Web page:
Blocker heads talented trio

Three years ago, it was unlikely that Temple senior middle blocker Zhen Jia Liu would ever play volleyball again. Training with the junior national team in China and hoping to earn a spot on her

Three years ago, it was unlikely that Temple senior middle blocker Zhen Jia Liu would ever play volleyball again. Training with the junior national team in China and hoping to earn a spot on her country’s Olympic squad, Liu suffered what was thought to be a career-ending knee injury.

Yet after two surgeries and almost 18 months of rehabilitation, Liu has become a standout for the Owls this season. How did this 6-foot, 2-inch talent from Shanghai, China, end up in North Philadelphia and defy the odds?

Bertucci remembers the first time he met Liu three years ago while touring with his team in China.

“I got introduced to her and I just kept looking up and up,” Bertucci said.

At the time of their chance encounter Liu had just suffered the devastating injury and her playing career was in serious doubt, but Bertucci jumped at the opportunity to recruit her.

“I just said, ‘Hey, let’s get that knee back in shape,'” he said.

When she arrived here, Liu began a two-year odyssey to rehabilitate her knee and get back to playing the game she had devoted 14 years of her life to.

Not only would the rehabilitation process itself prove to be difficult, Liu would also have to adjust to life in a new country. She admits the move to America was difficult at first.

“Everything is different here,” Liu said. “The language, the culture is very different.”

Liu played sparingly during the 2002 season, appearing in just 36 games. She was not even to close to 100 percent.

“We tried to use her the first year, but every time we did her knee would blow up,” Bertucci said.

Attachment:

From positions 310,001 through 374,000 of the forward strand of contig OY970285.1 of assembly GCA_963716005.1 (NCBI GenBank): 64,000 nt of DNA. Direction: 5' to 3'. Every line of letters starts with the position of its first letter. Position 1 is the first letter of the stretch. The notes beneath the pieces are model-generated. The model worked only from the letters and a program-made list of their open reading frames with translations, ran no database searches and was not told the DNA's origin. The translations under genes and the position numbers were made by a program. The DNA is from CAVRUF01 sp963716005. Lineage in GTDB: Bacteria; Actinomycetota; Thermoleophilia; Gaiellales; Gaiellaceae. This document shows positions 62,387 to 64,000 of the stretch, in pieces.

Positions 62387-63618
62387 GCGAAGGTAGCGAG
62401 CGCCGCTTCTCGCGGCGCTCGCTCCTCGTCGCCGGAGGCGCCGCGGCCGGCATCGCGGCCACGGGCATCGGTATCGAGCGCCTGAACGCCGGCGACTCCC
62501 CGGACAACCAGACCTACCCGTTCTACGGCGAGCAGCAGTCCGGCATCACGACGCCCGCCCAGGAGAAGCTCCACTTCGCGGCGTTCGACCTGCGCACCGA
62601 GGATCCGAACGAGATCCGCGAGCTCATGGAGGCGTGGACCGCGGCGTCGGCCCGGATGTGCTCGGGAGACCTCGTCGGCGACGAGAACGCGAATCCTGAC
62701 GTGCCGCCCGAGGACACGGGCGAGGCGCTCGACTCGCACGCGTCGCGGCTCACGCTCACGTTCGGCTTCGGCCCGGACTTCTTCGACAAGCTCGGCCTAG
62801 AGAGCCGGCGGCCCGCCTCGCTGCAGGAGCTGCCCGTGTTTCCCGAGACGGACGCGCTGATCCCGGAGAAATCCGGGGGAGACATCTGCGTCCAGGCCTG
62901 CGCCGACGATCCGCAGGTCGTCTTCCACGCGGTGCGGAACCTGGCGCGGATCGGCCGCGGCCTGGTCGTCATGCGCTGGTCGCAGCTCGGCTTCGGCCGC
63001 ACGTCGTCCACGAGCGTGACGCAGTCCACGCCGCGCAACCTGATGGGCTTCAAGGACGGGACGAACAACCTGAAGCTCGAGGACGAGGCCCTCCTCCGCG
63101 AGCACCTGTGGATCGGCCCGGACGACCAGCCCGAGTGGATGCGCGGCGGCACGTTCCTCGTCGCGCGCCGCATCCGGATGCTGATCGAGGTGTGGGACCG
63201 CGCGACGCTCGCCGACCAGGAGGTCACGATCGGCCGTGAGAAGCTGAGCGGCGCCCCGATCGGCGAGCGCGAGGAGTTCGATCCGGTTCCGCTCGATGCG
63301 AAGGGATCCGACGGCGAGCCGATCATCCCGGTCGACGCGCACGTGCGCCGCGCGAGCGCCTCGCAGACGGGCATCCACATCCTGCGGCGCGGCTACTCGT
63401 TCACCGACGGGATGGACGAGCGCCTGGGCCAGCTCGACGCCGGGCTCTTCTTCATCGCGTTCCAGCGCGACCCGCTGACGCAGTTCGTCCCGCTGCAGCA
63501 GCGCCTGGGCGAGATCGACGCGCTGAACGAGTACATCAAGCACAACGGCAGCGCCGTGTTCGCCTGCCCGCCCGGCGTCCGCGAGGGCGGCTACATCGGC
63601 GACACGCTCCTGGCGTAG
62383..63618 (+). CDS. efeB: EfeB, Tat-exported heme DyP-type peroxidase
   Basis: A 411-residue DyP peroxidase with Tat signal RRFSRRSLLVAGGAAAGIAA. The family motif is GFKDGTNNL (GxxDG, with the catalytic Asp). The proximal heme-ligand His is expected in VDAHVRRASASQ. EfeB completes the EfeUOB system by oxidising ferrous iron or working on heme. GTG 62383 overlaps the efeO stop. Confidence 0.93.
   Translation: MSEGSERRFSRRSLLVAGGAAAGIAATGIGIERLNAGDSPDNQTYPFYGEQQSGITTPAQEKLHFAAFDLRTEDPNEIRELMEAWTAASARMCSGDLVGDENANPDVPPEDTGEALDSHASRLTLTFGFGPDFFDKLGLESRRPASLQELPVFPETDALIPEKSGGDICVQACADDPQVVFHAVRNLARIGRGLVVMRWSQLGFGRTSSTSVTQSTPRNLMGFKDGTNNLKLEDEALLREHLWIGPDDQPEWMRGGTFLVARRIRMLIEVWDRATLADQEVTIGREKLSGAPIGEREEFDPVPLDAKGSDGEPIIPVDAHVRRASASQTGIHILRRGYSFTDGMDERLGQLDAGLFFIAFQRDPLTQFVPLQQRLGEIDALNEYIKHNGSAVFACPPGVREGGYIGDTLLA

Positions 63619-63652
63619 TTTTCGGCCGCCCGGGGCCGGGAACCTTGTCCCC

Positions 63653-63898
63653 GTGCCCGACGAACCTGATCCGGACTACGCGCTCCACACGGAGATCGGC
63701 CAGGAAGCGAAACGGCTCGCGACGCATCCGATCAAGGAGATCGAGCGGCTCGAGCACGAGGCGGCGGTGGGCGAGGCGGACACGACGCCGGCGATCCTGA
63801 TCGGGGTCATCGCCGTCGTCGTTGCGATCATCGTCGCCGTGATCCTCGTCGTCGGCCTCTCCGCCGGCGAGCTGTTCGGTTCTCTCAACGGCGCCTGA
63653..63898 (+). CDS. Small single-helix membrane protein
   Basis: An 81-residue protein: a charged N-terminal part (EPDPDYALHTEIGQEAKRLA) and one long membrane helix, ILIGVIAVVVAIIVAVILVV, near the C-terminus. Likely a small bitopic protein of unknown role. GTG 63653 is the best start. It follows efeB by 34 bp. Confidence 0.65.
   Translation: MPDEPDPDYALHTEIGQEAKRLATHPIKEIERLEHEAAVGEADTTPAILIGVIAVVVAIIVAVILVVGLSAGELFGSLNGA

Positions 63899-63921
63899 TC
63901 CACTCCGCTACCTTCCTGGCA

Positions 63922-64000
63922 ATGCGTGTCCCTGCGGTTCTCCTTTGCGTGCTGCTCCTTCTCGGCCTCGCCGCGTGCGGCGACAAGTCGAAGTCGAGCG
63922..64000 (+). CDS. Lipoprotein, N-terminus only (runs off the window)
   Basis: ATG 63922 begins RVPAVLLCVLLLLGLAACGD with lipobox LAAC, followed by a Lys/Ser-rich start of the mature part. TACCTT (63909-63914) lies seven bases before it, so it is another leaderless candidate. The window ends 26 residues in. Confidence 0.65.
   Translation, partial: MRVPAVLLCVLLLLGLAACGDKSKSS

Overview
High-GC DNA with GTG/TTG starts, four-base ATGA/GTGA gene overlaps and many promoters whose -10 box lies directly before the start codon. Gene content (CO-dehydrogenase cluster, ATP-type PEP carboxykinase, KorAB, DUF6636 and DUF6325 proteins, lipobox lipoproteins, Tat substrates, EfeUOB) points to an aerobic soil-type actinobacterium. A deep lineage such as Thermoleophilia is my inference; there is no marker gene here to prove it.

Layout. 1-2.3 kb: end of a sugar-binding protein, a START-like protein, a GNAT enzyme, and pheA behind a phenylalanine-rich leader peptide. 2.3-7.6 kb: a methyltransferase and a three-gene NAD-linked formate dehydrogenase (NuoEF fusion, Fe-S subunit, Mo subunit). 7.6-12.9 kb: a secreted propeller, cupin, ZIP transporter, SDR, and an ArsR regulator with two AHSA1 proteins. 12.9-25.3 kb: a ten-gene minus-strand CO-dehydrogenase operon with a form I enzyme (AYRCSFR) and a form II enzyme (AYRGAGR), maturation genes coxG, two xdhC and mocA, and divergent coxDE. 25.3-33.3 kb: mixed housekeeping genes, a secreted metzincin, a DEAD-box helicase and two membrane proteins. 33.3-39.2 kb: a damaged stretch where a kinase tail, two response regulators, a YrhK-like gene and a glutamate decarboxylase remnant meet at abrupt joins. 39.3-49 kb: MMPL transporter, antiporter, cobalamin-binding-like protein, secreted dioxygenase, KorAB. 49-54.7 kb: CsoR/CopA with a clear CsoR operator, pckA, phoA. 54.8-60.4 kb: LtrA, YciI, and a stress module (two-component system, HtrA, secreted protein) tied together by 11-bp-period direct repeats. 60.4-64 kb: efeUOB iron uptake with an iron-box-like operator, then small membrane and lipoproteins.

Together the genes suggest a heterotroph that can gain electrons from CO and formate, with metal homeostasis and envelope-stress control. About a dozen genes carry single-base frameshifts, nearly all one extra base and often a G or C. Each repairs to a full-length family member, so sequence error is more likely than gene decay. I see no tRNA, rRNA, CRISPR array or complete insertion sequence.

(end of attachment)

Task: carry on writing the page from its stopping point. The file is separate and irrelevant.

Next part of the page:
As the problem persisted, it was soon discovered that Liu would need a second operation on her knee. This time, the surgery proved to be successful.

“They pretty much did everything,” Bertucci said of the Temple Medical staff. “It’s like a $6 million knee.”

After her second surgery, Liu was given another year to rehabilitate. Her health improved tremendously during the 2003 season.

“Everyone worked really hard to get her back in shape,” Bertucci said.

Liu appeared in 66 games last year, recording 52 kills, 112 digs and 9 blocks. However, the transition was still not complete.

“Physically she was ready; mentally she was not,” Bertucci said.

With the squad consisting mostly of seniors last season, Bertucci felt that he could rest Liu for another year. Liu admitted sitting for most of last season was hard.

“It was very difficult,” she said, “but I still needed more time to recover.”

After being used sparingly during her first two years, Liu has played a prominent role for the Owls this season.

Through 20 matches, Liu has compiled a team-leading 302 kills while playing in 75 games. She currently ranks in the top ten in both kills and points in the Atlantic Ten.

“It’s critical for us to have her on the court all the time,” Bertucci said. “As she continues to get stronger, she’s just going to get better.”

Although she still has a year of eligibility left, Bertucci sees potential for Liu to continue her volleyball career once she graduates.

“My dream for her would be to get her degree here, get her knee as close to a 100 percent as possible, and go back to China or Italy and play for a pro team there,” Bertucci said.

Luckily for him, the talent keeps coming as Temple continues to recruit players from China. Two players from the Shanghai Sports College, which Liu attended before coming to Temple, are already having an impact. Freshman outside-hitter Ying Sun Ling is second on the team in assists and third in kills, whilesophomore defensive specialist Yan Liu are already making an impact this season.

“They’re coming along very well,” Bertucci said. “They’re very good players and will continue to get better as the American kids learn to work better with the Chinese kids.”

Travis Clyons can be reached at

Be the first to comment

Leave a Reply

Your email address will not be published.